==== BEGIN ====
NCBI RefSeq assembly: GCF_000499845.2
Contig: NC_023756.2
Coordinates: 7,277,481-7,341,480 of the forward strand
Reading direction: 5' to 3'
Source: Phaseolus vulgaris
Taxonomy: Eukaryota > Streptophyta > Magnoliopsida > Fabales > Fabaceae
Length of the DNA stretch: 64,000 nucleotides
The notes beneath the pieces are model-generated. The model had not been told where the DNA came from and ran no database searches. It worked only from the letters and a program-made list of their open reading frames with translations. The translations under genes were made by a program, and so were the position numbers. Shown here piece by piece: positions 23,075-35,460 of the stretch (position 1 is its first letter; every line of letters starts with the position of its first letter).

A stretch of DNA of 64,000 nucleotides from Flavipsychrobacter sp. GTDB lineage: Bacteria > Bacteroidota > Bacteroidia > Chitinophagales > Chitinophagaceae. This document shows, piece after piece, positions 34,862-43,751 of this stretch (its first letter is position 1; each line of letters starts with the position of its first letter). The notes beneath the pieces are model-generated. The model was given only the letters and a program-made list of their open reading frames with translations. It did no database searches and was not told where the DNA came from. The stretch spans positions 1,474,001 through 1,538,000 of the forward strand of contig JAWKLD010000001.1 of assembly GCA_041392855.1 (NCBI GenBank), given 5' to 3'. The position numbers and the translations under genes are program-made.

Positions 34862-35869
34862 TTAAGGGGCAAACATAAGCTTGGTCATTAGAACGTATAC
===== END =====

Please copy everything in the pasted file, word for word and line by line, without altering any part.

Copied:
NCBI RefSeq assembly: GCF_000499845.2
Contig: NC_023756.2
Coordinates: 7,277,481-7,341,480 of the forward strand
Reading direction: 5' to 3'
Source: Phaseolus vulgaris
Taxonomy: Eukaryota > Streptophyta > Magnoliopsida > Fabales > Fabaceae
Length of the DNA stretch: 64,000 nucleotides
The notes beneath the pieces are model-generated. The model had not been told where the DNA came from and ran no database searches. It worked only from the letters and a program-made list of their open reading frames with translations. The translations under genes were made by a program, and so were the position numbers. Shown here piece by piece: positions 23,075-35,460 of the stretch (position 1 is its first letter; every line of letters starts with the position of its first letter).

A stretch of DNA of 64,000 nucleotides from Flavipsychrobacter sp. GTDB lineage: Bacteria > Bacteroidota > Bacteroidia > Chitinophagales > Chitinophagaceae. This document shows, piece after piece, positions 34,862-43,751 of this stretch (its first letter is position 1; each line of letters starts with the position of its first letter). The notes beneath the pieces are model-generated. The model was given only the letters and a program-made list of their open reading frames with translations. It did no database searches and was not told where the DNA came from. The stretch spans positions 1,474,001 through 1,538,000 of the forward strand of contig JAWKLD010000001.1 of assembly GCA_041392855.1 (NCBI GenBank), given 5' to 3'. The position numbers and the translations under genes are program-made.

Positions 34862-35869
34862 TTAAGGGGCAAACATAAGCTTGGTCATTAGAACGTATAC